US to withdraw Patriot missile system from Turkey

A Patriot missile launcher from the 3rd Battalion, 2nd Air Defense Artillery, overlooks Gaziantep, Turkey, and in the distance, Syria, in August 2013. Syrian opposition fighters will begin military training in May in Turkey. Fighting the Islamic State is a "priority," a Turkish official said, but the opposition force will also fight Syrian President Bashar al-Assad's military.


By JOHN VANDIVER | STARS AND STRIPES Published: August 16, 2015

The U.S. is pulling its Patriot missiles out of southern Turkey, where American forces have been guarding Turkish airspace for nearly three years, the U.S. announced Sunday.

The Patriots will be redeployed to the States for “critical modernization upgrades” to counter evolving global threats, the U.S. embassy in Ankara and the Turkish foreign ministry said in a joint statement.

The decision to withdraw the Patriots from Turkey comes at a time when the U.S. military is building up its presence in other ways to support efforts against the Islamic State group, which operates across the Turkish border with Syria. Earlier this month, the U.S. and Turkey reached an agreement that allows the U.S. military to conduct airstrikes against the Islamic State from Turkey’s strategic Incirlik Air Base.

The Turks had long resisted the U.S.’s desire to use the base, however American drones and fighters are now conducting strikes from Incirlik, which is less than 300 miles from key Islamic State positions.

“As the United States deploys additional air assets and partners with Turkey to counter ISIL, the United States will also continue to work closely with Turkey on how to support Turkey’s air defense capabilities, including against ballistic missile risks and threats,” the U.S. embassy said.

U.S. officials emphasized the decision to pull out the Patriots is not a sign of weakening commitment to Turkey, but that the move was made after a U.S. review of its global missile defense posture. The Patriot mission will end when the current rotation of U.S. soldiers in Gaziantep concludes in October.

Germany also announced over the weekend that it will end its Patriot mission in Turkey.

The U.S. and Turkey will consult with NATO allies on other ways to bolster Turkey’s defenses, the embassy statement said. The U.S. can redeploy Patriots to Turkey within a week, if needed, and the U.S. also has Navy Aegis ships that offer an anti-missile capability in the eastern Mediterranean, according to the U.S. embassy.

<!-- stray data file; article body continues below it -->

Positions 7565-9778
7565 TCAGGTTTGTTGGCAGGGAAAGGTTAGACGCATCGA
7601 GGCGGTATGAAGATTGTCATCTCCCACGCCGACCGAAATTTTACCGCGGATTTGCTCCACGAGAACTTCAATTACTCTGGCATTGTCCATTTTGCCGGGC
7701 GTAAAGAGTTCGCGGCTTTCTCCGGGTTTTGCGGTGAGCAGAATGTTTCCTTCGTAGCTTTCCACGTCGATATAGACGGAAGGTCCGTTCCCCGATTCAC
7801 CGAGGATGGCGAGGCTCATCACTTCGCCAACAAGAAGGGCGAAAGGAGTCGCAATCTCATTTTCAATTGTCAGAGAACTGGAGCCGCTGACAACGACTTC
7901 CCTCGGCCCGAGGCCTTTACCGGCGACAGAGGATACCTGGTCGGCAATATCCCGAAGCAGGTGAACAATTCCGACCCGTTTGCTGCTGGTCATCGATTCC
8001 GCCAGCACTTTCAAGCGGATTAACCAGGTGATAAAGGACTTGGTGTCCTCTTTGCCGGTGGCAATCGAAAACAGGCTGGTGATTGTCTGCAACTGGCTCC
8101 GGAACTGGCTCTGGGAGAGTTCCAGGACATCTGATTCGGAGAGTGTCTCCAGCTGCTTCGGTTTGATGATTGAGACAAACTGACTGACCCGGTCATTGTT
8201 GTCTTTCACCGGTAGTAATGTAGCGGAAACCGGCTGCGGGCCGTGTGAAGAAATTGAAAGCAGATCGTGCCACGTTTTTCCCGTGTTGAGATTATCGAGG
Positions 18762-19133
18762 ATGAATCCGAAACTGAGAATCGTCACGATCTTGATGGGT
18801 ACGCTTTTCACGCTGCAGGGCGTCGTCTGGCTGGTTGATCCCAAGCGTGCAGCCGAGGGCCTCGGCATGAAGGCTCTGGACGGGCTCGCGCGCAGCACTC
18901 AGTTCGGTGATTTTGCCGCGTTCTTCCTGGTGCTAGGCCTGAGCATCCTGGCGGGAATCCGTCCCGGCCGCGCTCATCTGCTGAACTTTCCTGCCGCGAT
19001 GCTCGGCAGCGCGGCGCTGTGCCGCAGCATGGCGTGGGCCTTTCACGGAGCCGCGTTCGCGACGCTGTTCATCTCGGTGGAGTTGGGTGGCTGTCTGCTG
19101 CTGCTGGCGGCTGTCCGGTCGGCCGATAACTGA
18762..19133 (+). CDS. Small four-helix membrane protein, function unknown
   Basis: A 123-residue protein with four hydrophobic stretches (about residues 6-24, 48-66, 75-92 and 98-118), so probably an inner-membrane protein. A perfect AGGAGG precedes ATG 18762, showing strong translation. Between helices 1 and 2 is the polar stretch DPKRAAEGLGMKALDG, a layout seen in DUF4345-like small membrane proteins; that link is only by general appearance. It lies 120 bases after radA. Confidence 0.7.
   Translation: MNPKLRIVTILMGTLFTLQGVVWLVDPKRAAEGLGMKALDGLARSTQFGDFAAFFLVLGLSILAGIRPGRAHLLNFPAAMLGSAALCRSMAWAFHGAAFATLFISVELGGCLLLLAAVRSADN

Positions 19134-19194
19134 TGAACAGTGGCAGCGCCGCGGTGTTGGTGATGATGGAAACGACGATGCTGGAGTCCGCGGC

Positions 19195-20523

In early 2013, the U.S. along with the Germans and the Netherlands deployed the anti-missile Patriot batteries to Turkey in response to concerns over a cross-border shelling incident in 2012 that left several Turks dead. Turkey blamed the Assad regime in Syria for the shellings and requested that the alliance help bolster the country’s air defenses against potential threats.

While the prime focus for the Patriot mission was to counter any missile threat emanating from Syria, none ever materialized — the U.S. and other Patriot batteries were never forced to fire their missiles.

However, during the past two years Patriots were deployed, the Islamic State group rose to prominence.

Turkey’s decision to allow U.S. strikes against the Islamic State group came after a series of attacks on Turkish territory that were blamed on the militant group, which now controls large section of territory in both Syria and Iraq.

While Turkey has long viewed countering the Assad regime as its prime strategic concern, the attacks by the Islamic State prompted Ankara to reverse course and allow the U.S. fighter jet access to the base.

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